Whisky Magazine Issue 129
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Separating the wood from the trees
I'm going to show you data in a minute that's slightly terrifying,” warned Mark Brown, the audacious president and CEO of the Sazerac Company, in a cozy conference room at the Buffalo Trace Distillery in Frankfort, Kentucky. He had summoned a few of us whiskey writers for the grand reveal of five consumer-selected finalists in the Single Oak Project, an ambitious four year program designed to help determine the best bourbon in the world. No biggie. The next day we would sample and rate those five favourites to establish the one that would ultimately be bottled as Single Oak Project, Kentucky Straight Bourbon Whiskey, but this first day was devoted to that terrifying data.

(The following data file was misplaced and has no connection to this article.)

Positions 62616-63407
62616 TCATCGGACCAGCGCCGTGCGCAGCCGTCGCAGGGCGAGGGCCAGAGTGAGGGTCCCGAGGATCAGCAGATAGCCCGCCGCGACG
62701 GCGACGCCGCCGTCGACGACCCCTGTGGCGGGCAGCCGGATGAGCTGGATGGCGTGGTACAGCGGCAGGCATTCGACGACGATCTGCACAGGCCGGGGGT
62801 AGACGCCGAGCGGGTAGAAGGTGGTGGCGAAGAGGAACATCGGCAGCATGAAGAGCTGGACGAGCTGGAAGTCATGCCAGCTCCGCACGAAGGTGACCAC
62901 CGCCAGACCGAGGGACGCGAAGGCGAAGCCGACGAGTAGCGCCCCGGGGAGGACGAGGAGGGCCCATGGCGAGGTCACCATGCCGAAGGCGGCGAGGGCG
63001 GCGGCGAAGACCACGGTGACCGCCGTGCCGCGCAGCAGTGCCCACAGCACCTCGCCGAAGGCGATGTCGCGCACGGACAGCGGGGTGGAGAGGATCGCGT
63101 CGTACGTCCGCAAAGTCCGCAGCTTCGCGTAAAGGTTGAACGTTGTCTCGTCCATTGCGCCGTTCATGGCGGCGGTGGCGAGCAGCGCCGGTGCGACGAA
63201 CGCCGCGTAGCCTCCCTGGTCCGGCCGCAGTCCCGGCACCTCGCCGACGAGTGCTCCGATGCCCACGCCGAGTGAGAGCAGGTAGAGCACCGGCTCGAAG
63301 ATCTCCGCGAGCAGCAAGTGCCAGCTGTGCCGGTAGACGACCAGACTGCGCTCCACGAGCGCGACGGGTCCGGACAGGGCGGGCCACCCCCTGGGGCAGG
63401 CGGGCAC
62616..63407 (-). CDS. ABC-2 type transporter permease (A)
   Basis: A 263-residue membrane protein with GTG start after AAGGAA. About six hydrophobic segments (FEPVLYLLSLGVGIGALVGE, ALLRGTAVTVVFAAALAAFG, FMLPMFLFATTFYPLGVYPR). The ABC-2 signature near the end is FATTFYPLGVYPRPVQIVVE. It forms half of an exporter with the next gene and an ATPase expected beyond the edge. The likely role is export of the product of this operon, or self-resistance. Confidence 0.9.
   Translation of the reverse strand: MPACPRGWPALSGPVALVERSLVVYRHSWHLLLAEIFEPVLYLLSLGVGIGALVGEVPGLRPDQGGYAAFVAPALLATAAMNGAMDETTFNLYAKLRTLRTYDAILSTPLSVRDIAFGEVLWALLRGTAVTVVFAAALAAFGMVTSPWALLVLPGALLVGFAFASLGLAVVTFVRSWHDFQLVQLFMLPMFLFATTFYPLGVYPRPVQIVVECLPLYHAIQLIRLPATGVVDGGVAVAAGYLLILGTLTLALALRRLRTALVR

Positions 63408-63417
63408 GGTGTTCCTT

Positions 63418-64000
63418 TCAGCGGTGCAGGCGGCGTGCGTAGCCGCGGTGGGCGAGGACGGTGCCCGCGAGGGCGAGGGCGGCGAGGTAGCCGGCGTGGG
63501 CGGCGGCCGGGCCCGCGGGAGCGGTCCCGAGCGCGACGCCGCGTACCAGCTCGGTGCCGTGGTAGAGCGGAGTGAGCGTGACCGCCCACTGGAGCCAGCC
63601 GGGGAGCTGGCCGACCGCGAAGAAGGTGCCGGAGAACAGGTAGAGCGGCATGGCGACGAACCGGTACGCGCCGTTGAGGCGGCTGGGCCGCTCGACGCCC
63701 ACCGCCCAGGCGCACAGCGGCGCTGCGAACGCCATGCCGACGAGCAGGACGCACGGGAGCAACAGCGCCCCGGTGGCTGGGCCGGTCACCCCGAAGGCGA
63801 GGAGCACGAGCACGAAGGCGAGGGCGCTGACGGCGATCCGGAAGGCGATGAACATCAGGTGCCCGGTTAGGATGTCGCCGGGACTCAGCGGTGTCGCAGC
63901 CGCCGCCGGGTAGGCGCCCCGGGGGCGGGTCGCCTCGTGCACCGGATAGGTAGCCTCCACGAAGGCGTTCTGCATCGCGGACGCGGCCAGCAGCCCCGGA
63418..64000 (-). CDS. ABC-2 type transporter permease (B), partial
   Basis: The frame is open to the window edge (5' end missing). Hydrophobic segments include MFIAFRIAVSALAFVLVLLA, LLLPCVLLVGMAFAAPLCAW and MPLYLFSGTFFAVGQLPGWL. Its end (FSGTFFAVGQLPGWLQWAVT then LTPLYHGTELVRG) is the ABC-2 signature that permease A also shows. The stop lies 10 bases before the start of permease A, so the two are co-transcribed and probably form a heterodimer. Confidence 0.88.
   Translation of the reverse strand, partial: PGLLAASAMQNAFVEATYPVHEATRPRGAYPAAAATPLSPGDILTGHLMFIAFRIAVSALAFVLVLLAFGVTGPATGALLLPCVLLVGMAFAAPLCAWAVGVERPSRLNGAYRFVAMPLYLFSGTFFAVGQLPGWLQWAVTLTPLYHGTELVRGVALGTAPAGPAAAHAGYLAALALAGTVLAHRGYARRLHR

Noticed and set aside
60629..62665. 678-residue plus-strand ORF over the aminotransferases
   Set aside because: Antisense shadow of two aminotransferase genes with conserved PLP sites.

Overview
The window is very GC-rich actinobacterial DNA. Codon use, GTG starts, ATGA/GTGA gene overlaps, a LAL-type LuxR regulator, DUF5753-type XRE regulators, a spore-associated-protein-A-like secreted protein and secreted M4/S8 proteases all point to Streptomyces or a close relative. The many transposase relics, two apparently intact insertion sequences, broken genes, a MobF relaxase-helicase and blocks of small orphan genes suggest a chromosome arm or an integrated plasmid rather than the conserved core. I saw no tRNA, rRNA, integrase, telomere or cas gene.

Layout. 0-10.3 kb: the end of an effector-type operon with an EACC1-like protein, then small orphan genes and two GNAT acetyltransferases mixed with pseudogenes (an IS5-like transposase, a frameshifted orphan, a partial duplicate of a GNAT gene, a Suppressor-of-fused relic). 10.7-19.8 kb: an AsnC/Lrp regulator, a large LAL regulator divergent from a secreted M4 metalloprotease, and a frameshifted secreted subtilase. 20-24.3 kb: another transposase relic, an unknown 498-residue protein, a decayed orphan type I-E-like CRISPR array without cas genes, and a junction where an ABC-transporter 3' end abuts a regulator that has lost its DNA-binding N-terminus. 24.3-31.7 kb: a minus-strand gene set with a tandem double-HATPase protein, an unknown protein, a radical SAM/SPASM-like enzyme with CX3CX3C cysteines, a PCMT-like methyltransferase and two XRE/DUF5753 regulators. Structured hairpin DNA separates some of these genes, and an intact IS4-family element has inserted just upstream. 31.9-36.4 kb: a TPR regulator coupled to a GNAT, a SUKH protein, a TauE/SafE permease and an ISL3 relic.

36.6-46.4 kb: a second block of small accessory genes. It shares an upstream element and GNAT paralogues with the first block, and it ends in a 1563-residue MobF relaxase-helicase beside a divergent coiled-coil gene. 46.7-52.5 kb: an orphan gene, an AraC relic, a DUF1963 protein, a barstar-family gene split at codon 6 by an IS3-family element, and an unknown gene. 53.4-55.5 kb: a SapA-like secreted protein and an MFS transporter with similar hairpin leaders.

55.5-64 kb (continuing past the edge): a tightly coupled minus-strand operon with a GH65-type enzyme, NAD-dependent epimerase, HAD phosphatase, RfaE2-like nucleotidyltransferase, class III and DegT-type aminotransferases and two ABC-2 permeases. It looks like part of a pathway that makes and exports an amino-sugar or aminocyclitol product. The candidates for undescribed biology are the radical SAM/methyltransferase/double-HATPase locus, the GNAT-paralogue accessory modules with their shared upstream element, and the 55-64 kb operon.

Four years earlier, I had been a part of a group of mostly the same writers when we gathered at the distillery for the launch of the SOP, an epic undertaking best explained as the Human Genome Project of whiskey. Its aim is to identify, map and isolate various factors in the bourbon making/aging process to determine what variables have which effect on the final product, all in the name of finding the “Holy Grail,” as Brown puts it.
The SOP started in 1999 when Brown, distiller Harlen Wheatley and the late Ronnie Eddins, Buffalo Trace's longtime, influential warehouse manager, hand-selected 96 trees from Missouri's Ozarks. They had each tree split into top and bottom segments. Each half was used only to make one barrel, yielding 192 unique casks. That top/bottom factor then went into the mix with six ...